Thursday, February 19, 2009

Marriott, Hilon and Omni reporting growth in sales via mobile - but I still believe that 2009 is not the year for mobile

Advertising Age's Rita Chang has a story in Advertising Age on increased mobile distribution for hotel chains called "Mobile Hotel Bookings Show ROT in Recession". Highlights from the story are:
  • Marriott reporting US$2million in sales via mobile from Aug 2008 to 31 Dec 2008;
  • Omni Hotels claiming 85% growth in traffic to the mobile in just six months - with conversion rates of 25% (compares to 3.5%-7% on the web version of their site); and
  • Hilton Hotels talking about a 22% "return on investment" (whatever that means) including $1.4 million in bookings "in an average 100-day period" (again not sure what that means)
In my predictions post for 2009 I said that 2009 will not be the year for mobile in the travel industry because most distribution players will focus on their core products rather than new distribution ideas. This is not a popular prediction. PhoCuWright (respectfully) don't agree with me both through their Trends for 2009 report where they predict that "Mobile Arrives (finally) - and Gets Contextual" and in Norm Rose's reply to my prediction is here. My former Cendant colleagues at Hudson Crossing also don't agree in their Trends in Travel Investment 2009 report (pdf) where Mike McCormick predicts that Mobile will begin to "emerge, converge and finally arrive in travel". More than half of the commentators in Travolution's Predictions for 2009 also disagree with me.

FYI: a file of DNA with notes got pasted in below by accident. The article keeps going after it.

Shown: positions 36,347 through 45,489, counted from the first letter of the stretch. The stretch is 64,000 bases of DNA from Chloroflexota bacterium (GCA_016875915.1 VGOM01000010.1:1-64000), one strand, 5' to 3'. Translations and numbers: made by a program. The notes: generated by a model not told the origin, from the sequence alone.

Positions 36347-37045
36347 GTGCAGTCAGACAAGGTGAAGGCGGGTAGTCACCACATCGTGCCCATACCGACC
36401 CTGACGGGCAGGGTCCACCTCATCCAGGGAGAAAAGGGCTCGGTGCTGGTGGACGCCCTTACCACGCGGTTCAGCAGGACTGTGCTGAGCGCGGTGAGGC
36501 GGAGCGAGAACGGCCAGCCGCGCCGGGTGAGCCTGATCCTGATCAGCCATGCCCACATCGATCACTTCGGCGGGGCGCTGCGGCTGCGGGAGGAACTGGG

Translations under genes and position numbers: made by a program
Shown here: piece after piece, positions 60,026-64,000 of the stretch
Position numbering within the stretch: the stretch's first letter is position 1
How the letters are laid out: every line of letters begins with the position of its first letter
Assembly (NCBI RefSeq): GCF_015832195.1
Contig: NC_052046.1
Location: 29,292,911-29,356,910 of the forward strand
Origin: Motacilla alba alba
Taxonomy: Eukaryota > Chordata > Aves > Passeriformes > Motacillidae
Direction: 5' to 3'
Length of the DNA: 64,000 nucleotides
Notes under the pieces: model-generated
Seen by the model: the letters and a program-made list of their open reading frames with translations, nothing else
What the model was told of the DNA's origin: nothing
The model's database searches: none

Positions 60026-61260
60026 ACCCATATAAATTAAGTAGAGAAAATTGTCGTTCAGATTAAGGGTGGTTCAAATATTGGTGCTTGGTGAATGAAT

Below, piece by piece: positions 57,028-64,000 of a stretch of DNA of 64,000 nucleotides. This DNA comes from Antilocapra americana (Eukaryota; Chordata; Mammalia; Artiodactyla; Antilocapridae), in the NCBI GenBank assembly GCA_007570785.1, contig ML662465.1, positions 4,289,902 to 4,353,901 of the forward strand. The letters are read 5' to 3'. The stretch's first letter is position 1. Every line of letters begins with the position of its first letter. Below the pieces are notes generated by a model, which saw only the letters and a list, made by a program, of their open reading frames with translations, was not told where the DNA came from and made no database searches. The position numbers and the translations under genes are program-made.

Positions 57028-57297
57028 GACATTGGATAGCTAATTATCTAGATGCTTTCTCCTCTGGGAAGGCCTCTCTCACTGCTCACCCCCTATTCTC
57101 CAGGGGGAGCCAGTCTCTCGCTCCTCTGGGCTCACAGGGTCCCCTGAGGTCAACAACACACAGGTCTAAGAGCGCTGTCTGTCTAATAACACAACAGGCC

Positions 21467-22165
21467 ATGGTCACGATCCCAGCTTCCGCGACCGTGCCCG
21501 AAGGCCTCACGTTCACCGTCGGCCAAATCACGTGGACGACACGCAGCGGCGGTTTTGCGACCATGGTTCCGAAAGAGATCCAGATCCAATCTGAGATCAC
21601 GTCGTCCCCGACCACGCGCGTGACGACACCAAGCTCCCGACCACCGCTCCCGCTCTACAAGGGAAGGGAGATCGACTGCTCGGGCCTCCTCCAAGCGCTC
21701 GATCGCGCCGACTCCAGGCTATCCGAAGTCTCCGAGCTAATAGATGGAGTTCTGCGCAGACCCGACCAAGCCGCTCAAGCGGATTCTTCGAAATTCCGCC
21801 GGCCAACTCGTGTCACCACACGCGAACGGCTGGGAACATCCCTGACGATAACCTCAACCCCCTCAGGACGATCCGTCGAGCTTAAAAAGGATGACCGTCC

The beauty of this Advertising Age report is that each of us can use the numbers to support our case. I can say that the results are so small and off such a low base that they show that mobile is still a year or more away from having the impact we have been waiting for since 2000. The pro-mobile camp can use the growth rates, the penetration of smart phones and the return of the last minute model - all before the end of Feb 2009- as proof that mobile is picking up speed and headed for victory in 2009.

So where do you stand? Am I mad to swim upstream against the other commentators on mobile in 2009?

Update - Jakob Neilsen has an interesting post on the usability on Internet via mobile called Mobile Web 2009 = Desktop Web 1998 that (I think) supports my view (found it at

Hat tip to nakedbearmedia for sending me the Advertising Age link

thanks to Matthieu :: over at flickr for the photo

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